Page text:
Sunday, 4 December 2011

Ecohouse lesson 1 - Build Tight, Ventilate Right

A while back I borrowed a book called Ecohouse: A Design Guide from my friends at Pennine Camphill Community. I opened it at the beginning of the chapter on ventilation, and read:
The control of ventilation is one of the most subtle and yet the most important concerns of the building designer. How to make air move about the building in a way that satisfies, and even delights, the occupant.
I really liked this idea, and the suggestion that you should let the wind do the ventilating - and design your house around the prevailing wind conditions. I have heard however of things like the German Passivhaus standard where the house is completely sealed and airtight (and they say you can heat a whole house in the cold north for a year for £25 and the indoor air quality is excellent - there's even less dust!). So before I start thinking too carefully about ventilation it seems my first lesson is in an earlier chapter of the book, called 'Pushing the building envelope'.

Sure enough, on p.94 we read 'a sustainable building must be an airtight building'. Further:
It is apparently normal for up to 50% of the heat loss from new buildings in the UK to come from uncontrolled air leakage (Ecohouse p.92 quoting research from 2000) 
air passing through the external envelope - walls, floor and roof - of a building carries moisture with it. This causes significant damage in buildings, particularly to timber, and can substantially shorten the life of a building. 
Infiltration is the technical term ... for the uncontrolled movement of air through buildings. ... Excess air movement through infiltration:
  • Makes heating systems inadequate
  • Gives rise to cold draughts and discomfort
  • Increases fuel bills and CO2 emissions
  • Allows potentially damaging moisture to penetrate our building fabric
  • Reduces the effectiveness of insulation
The biggest pollutant we have to deal with in our dwellings is moisture - plain old H2O. Minimising the build-up of moisture helps prevent condensation and mould growth, and discourages dust mites. ... If we have open-flued appliances, such as wood-burning stoves, we need more ventilation for safety...
Mainstream UK construction has become much more aware of airtightness over the past five years, and the latest revision to the Building Regulations (England & Wales), which came into force in April 2006, will accelerate this trend. ... Anyone interested in sustainable construction should appreciate that the targets for airtightness ... are very lax. [They] set a maximum air permeability target of 10 for all new buildings... [A]ll you have to do to meet this Building Regulations target is to build a dwelling where heated air remains inside for 7 minutes in the hour when a 20mph wind is blowing! this is neither energy-efficient nor sustainable, by a substantial margin. Hence the advanced energy standards set by the Association for Environment Conscious Building, AECB, of an air permeability of 3.0 for their silver standard and 0.75 for their gold standard. The first of these is the lowest air permeability we would recommend for naturally ventilated buildings, whilst the higher gold standard is comparable to the German Passivhaus standard...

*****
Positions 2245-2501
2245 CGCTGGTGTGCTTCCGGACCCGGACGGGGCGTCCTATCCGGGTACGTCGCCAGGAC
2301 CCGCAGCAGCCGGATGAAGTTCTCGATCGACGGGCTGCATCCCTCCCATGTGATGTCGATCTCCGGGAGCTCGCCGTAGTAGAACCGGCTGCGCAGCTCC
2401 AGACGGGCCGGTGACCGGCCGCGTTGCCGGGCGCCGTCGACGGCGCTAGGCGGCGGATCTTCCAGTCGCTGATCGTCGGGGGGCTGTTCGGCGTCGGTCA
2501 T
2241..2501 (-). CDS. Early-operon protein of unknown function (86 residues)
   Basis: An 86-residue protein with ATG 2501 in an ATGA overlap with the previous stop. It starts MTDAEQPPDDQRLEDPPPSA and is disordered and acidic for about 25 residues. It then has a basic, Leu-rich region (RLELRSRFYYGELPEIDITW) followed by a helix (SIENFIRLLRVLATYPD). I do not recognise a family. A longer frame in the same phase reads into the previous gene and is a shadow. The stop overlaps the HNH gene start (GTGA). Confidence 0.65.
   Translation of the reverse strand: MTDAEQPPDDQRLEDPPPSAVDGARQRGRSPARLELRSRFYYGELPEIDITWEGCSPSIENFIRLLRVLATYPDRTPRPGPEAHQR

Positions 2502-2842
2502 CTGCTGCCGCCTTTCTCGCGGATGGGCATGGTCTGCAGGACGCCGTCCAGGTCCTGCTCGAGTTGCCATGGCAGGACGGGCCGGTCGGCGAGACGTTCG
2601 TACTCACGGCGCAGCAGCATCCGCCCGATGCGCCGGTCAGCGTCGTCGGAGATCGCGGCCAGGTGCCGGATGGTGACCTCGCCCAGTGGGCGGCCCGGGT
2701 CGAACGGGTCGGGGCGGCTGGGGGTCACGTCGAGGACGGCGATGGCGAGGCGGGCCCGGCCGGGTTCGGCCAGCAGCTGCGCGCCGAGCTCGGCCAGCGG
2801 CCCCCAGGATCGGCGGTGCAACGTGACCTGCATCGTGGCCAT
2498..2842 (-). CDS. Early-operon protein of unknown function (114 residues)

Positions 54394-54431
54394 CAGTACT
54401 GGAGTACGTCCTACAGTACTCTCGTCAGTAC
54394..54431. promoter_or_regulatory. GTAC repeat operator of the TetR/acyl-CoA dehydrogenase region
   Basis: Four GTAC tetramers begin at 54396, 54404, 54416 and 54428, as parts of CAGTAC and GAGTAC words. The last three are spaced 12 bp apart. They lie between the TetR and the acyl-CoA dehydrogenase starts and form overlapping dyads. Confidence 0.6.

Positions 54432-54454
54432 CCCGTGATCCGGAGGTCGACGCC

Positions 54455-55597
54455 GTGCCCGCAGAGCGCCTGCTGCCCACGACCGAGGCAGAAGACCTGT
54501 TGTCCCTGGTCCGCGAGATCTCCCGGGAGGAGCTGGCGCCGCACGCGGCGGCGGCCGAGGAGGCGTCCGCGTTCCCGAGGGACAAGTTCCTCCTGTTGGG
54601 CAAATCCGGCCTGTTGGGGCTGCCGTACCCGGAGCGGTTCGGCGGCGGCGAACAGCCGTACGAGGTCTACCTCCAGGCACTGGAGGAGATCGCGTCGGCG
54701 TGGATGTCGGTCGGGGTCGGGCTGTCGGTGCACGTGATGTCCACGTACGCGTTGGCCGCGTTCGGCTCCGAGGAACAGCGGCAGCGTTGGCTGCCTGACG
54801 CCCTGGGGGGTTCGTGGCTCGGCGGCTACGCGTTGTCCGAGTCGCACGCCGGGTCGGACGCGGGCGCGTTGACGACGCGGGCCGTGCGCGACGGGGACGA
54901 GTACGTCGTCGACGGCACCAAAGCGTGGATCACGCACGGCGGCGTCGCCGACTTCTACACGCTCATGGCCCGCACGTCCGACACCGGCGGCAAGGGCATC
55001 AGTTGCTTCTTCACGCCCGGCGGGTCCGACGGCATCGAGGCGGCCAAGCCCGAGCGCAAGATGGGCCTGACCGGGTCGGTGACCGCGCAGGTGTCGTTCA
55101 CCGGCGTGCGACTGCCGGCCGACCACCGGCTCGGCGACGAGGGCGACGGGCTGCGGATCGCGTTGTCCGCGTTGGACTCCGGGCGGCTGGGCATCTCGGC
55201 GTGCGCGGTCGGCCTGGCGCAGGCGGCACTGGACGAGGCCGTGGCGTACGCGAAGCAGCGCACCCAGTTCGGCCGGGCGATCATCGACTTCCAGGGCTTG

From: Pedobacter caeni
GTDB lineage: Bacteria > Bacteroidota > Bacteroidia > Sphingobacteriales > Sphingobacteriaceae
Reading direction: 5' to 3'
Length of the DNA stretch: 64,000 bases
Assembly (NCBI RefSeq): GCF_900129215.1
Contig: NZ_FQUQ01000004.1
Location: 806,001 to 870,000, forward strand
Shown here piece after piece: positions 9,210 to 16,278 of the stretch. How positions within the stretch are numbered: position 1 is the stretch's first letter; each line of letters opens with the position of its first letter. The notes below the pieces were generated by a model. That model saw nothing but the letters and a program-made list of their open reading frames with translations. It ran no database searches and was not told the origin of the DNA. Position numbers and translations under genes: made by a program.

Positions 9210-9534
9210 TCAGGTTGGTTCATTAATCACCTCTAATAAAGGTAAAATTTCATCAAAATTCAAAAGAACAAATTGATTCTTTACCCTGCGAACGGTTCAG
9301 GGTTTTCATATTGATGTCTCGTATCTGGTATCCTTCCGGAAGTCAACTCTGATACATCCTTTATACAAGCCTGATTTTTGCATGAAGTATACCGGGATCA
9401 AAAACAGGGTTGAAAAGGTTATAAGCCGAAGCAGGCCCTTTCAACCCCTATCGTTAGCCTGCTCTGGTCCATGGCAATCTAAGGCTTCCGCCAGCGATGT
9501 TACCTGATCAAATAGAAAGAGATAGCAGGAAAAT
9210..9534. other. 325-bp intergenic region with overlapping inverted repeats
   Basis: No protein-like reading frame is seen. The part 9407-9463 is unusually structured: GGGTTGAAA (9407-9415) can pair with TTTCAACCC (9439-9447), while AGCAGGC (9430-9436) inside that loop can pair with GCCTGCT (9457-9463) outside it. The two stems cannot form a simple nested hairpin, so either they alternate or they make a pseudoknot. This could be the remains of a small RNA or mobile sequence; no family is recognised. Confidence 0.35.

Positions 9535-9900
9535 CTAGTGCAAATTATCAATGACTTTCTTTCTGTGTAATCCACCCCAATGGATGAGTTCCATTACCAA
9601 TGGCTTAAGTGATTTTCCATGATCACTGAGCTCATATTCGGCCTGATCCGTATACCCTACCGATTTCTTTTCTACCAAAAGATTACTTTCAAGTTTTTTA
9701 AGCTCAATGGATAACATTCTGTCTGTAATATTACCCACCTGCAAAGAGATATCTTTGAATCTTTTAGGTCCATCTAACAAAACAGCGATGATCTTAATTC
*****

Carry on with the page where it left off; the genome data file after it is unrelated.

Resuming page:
There's a lot more in this chapter. There's a lot about insulation (use 500mm in the roof and 300mm in the walls - or 'think of a number, then double it'; insulate the roof, not the top ceiling), about cold bridges and special constructions for avoiding them (window frame designs, nylon wall ties, timber sub-frames around doors and between lintels, etc), and about condensation (ideally install a vapour barrier on the inside wall and a breather membrane on the outside).

Other notes:
  • you need to really closely supervise builders if you want to eliminate air leakage as standard workmanship accounts for lots of problems (even simply dropping excess mortar inside wall cavities)...
  • self-build has advantages here :-)
  • need to carefully construct and seal every point where a cable or pipe goes through a wall or ceiling
  • draughts get in behind dry-lining, so better to apply wet plaster
  • pay particular attention to insulating corners: there are illustrations that show how teperatures drop more rapidly in corners; and additionally it's harder to insulate them because of inaccessibility - need to ensure any insulation properly installed - could think about thickening walls at corners...
  • use thermalite blocks between concrete floors and walls to avoid cold bridging


  1. Mmm... Wonder where you got this book from!

    1. Hey Raph. Yes it was you, thanks - good book x